CFL Grow Lights

Although this website is focused on the LED grow light, it would not be complete without also looking at one of its close competitors, the CFL grow light. ​Nowadays you can get compact fluorescent lighting that can cover any part of the visible light spectrum and which is powerful enough to be used as a grow light. Like LED grow lights, CFL ​plant lights exhibit several advantages over the more traditional HID grow light. CFL grow lights are cheaper, and much more energy efficient, they don’t have to be actively cooled, they have an integrated ballast, and they are useful for use within small spaces, such as grow tents, ​since plants can grow quite close to them without suffering the negative effects of excessive heat. As you can see, many of these advantages are similar to those of LED grow lights.

CFL vs LED grow lights

​Unlike LED grow lights however, where you can identify the specific wavelengths of light being emitted, ​the CFL plant light emits over a wide range of colour wavelengths that combine together to produce a ‘shade’ of white light. Depending on their construction, different CFL grow bulbs will emit different colour ranges thereby producing different shades of white light. Due to this limited control over the exact wavelengths emitted from the grow light, a different scale called the Kelvin scale (K) is used to represent the type of CFL grow light. Lower Kelvin CFL bulbs used for growing will emit white light containing more red wavelengths of the visible light spectrum, so are generally used for flowering regimes, whereas higher Kelvin bulbs are associated with white light that contains more blue wavelengths, and so are often used for vegetative growth.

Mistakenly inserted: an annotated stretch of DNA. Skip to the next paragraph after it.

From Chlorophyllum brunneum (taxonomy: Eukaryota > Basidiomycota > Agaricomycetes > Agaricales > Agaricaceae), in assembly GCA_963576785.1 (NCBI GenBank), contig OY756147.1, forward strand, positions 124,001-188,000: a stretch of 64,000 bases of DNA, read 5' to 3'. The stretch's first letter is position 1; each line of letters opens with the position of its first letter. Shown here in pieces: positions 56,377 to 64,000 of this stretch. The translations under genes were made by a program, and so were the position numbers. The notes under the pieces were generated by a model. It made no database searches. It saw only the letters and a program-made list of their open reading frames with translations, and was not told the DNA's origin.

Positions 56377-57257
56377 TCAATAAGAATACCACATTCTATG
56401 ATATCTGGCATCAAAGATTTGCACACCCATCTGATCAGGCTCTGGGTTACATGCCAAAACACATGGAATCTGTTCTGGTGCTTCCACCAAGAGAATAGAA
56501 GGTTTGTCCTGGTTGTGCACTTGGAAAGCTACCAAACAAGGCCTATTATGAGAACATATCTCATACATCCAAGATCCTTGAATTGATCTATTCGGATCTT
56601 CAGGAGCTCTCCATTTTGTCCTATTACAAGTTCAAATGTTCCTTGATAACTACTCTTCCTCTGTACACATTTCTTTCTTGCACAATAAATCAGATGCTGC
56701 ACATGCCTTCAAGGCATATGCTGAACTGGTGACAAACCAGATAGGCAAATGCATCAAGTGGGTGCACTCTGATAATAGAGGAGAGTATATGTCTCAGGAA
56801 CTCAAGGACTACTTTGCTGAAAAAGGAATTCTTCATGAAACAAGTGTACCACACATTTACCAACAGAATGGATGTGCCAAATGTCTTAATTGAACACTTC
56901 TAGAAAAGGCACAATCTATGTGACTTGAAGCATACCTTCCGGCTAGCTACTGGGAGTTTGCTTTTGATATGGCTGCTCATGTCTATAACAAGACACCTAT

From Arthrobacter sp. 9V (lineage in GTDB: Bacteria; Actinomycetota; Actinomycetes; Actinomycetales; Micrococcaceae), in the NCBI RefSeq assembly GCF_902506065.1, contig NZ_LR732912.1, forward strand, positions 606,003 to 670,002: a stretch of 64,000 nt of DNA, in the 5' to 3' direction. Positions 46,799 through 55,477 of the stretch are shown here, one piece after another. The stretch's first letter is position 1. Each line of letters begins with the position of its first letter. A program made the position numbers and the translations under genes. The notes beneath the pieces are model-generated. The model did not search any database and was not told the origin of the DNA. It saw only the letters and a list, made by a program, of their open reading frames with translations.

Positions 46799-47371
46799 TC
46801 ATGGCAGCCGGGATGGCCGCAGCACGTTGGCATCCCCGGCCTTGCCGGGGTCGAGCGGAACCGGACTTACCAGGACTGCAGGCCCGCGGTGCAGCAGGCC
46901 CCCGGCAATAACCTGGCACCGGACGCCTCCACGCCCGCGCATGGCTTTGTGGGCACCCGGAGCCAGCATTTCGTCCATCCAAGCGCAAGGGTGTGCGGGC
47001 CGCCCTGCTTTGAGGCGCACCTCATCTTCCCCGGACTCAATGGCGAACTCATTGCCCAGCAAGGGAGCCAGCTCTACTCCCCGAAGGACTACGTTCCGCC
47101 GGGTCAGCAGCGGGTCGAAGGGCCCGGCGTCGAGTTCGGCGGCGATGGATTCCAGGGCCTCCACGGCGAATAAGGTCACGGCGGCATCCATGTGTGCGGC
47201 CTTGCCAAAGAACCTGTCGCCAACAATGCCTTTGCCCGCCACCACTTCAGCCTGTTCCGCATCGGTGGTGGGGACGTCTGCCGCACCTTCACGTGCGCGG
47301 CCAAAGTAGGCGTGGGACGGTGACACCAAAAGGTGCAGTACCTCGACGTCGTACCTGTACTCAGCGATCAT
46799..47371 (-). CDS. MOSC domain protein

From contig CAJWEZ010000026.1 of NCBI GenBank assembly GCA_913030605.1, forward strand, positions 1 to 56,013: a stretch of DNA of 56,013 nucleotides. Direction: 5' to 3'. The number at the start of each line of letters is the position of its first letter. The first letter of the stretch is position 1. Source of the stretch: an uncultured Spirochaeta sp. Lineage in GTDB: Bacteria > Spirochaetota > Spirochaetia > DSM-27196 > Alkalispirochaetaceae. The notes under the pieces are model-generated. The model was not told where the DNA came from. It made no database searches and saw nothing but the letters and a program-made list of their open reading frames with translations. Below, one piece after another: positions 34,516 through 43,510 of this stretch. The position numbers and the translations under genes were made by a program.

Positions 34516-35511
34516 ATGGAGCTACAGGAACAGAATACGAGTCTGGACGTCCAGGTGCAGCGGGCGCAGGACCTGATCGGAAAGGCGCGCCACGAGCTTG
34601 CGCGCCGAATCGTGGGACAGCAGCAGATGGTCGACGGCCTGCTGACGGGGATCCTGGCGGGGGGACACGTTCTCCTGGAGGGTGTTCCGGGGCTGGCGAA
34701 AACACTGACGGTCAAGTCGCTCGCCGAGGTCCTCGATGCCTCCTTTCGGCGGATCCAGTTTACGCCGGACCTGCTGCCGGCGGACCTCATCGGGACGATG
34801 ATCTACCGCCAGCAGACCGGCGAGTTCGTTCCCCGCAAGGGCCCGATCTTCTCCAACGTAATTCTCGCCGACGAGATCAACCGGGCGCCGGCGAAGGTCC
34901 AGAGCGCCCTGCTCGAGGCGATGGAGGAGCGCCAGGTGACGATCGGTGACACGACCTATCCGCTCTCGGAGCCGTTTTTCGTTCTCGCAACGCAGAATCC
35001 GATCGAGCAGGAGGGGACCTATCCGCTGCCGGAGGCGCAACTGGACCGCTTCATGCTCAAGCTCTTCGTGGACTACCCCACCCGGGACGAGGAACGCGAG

Image representing the colour temperature scale (numbers in Kelvin units)

Properties of CFL grow lights

Single or dual spectrum CFL grow lights

​​​So the first thing to consider when choosing your CFL grow light is whether you need it for vegetative growth or to encourage your plants into flowering and fruit production. If you want to avoid spending on two different types of CFL grow light, one for vegetative growth and one for flowering induction, dual spectrum CFL grow lights exist that have been configured to emit over both the red and blue ranges, essentially covering all parts of the visible light spectrum required by the plant life cycle. Remember though, with dual spectrum CFL grow lights you will be sacrificing a little on both optimal plant vegetative growth and flowering induction for the sake of economy, so it just depends on what is more of a priority ​in your particular circumstances.